In chapter 11, the authors explain the centrality of prayer in spiritual warfare. As the apostle Paul concludes his section with an exhortation for constant prayer and watchfulness, Borgman and Ventura rightly emphasize the importance of prayer. “Prayer is not a seventh piece of armor,” they write, “but the means by which each piece is effectively employed… We can only appropriate the armor through prayer. The armor of God does not consist of literal pieces we can put on; rather, it consists of spiritual truths that the Christian appropriates through prayer.” (p. 88) The theme of prayer carries over into chapter 12. As the apostle’s teaching on prayer moves from combat supplication (Ephesians 6:18) to wartime proclamation (Ephesians 6:19), so does the book in this section. Borgman and Ventura explain the components of warfare proclamation: The Word must be given (pp. 101–102), the mystery of the gospel must be made known boldly (p. 102), and the Spirit must empower the preacher in his holy obligation. (pp. 102–103)

The book closes out with a “Spiritual Warfare Debriefing,” in which the authors help the reader understand the nature of the Christian life. It is a struggle that must be lived in God’s strength, so that we may stand and resist in order to advance the gospel. This is done by way of union with Christ—we must utilize the spiritual blessings that we have in Him. (pp. 106–110).

There are also a few appendices that the reader may find helpful as well. Appendix 1 is a pastoral approach to explaining God’s sovereignty over Satan, featuring case studies of Job and Paul. The second appendix considers the question, “Can a Christian Be Demon-Possessed?” and exposes some false teaching on the issue. The final appendix is a plea for people to pray for their elders. The authors’ hope is for the reader to consider the reality of the enemy’s strategy—Satan seeks to attack leaders in order to inflict the most possible damage upon Christ’s flock. Our pastors and elders desperately need our prayer so that they may lead effectively in the war against sin, the flesh, and the devil.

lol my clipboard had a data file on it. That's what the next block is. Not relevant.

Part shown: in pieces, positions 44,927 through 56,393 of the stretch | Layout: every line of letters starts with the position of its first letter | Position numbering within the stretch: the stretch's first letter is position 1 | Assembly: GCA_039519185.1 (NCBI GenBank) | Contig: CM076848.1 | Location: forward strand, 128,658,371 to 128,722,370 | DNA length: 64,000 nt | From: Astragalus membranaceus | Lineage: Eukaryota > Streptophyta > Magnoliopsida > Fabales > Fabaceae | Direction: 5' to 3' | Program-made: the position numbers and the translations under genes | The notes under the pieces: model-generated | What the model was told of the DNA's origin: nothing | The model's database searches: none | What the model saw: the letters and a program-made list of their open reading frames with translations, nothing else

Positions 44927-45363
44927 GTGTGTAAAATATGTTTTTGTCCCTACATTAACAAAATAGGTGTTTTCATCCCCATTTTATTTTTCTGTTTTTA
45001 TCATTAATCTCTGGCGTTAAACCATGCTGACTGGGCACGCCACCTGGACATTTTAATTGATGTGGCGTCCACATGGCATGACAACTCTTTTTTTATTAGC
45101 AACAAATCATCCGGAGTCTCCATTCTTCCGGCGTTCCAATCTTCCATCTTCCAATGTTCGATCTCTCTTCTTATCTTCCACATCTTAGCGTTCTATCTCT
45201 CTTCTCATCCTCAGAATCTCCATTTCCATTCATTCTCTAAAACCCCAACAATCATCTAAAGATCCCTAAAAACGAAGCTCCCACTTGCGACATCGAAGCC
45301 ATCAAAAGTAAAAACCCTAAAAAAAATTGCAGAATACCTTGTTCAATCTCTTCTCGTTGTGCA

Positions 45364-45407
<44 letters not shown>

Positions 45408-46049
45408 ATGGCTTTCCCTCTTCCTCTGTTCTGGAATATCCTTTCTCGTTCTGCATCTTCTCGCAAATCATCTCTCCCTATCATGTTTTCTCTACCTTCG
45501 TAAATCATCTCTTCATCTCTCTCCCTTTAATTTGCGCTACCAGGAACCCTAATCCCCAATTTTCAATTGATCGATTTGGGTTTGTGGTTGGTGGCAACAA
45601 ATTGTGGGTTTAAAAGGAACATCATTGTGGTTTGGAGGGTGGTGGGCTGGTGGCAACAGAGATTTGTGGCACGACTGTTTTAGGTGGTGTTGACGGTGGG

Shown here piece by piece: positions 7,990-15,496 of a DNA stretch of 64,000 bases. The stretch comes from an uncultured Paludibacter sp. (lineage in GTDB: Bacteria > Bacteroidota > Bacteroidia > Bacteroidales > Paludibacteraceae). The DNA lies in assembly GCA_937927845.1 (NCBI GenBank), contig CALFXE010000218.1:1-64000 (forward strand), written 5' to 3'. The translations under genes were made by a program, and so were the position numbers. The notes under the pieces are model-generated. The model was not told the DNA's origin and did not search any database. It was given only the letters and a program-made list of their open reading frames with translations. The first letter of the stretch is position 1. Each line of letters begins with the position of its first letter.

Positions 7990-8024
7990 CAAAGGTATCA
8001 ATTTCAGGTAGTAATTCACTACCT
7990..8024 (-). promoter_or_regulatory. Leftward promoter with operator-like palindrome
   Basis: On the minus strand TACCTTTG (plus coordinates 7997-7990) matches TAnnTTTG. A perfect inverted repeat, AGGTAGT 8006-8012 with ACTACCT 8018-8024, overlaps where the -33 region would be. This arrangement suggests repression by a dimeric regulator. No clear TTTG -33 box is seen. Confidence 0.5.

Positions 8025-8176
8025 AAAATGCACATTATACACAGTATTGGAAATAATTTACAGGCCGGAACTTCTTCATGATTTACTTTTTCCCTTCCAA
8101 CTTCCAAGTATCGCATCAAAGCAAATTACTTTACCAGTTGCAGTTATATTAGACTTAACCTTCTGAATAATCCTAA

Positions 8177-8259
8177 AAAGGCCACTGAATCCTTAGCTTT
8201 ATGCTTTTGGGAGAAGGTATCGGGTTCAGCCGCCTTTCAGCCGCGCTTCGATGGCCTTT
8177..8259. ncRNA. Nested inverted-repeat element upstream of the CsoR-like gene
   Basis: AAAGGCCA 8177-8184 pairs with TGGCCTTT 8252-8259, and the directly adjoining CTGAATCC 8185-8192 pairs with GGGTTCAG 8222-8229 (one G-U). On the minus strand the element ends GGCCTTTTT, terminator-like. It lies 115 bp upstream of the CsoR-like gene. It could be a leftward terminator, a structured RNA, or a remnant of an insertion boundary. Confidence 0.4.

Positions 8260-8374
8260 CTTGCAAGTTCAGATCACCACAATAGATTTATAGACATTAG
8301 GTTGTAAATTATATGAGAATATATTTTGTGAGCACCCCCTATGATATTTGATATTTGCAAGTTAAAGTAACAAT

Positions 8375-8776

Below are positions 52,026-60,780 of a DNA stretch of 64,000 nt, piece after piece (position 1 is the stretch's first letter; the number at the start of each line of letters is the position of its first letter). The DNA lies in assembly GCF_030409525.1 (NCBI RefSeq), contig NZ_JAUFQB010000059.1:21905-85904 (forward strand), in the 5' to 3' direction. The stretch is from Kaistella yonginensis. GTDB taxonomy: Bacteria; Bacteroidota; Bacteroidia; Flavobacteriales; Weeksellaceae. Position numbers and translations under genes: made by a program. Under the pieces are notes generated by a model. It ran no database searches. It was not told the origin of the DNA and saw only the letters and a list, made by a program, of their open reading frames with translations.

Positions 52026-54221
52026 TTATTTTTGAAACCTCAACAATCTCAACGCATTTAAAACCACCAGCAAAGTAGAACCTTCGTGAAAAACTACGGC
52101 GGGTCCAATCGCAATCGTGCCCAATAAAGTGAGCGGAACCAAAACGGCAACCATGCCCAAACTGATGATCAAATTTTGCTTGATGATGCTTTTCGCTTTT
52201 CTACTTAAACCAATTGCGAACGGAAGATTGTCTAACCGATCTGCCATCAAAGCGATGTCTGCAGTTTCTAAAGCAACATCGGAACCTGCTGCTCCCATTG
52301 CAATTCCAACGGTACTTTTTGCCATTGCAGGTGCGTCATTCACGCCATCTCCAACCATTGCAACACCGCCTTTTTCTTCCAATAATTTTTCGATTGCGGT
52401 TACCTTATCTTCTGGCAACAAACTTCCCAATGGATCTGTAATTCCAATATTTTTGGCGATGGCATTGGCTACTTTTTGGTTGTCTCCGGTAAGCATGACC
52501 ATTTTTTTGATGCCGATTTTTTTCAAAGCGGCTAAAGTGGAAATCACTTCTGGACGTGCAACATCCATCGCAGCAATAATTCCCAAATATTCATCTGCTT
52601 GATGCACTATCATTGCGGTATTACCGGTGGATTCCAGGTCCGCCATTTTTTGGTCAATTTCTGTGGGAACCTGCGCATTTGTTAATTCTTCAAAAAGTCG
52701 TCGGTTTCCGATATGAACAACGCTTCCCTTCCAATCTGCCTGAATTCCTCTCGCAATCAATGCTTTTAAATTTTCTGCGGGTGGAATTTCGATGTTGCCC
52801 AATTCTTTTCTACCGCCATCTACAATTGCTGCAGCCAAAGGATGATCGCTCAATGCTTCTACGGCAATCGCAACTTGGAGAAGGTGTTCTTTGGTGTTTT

This book was a fairly easy read and I would recommend it as a good introduction to the topic of Spiritual warfare. It may also be a useful teaching or preaching resource for this section of the Bible. I found some of the information to be very helpful, but I was expecting a little more from this book. While I was hoping for it to be an in-depth teaching on the subject akin to Thomas Brooks’ “Precious Remedies Against Satan’s Devices” or William Gurnall’s “The Christian in Complete Armour,” it read more like a beginner’s guide to “the whole armor of God.” Be that as it may, my preconceived notions should not take away from the importance and potency of this small book. With so much sensationalism and false teaching going around on the topic of spiritual warfare, this is a solid presentation of the biblical teaching on the subject and is a valuable resource for the Church militant.

For more on the subject, please visit the Pastoral Theology page.

See also:

Rob Ventura interviewed on The Janet Mefford Show

Borgman and Ventura interviewed at The Confessing Baptist

Recommended reading:

Effective December 1, 2009, Federal Trade Commission guidelines state that bloggers receiving any kind of compensation should disclose that information clearly on their blog when posting a review of the product… that being said: I RECEIVED A FREE COPY OF THE BOOK.

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3 thoughts on “Review: “Spiritual Warfare”

  1. Pingback: Spiritual Warfare Blog Tour | Cross Focused Reviews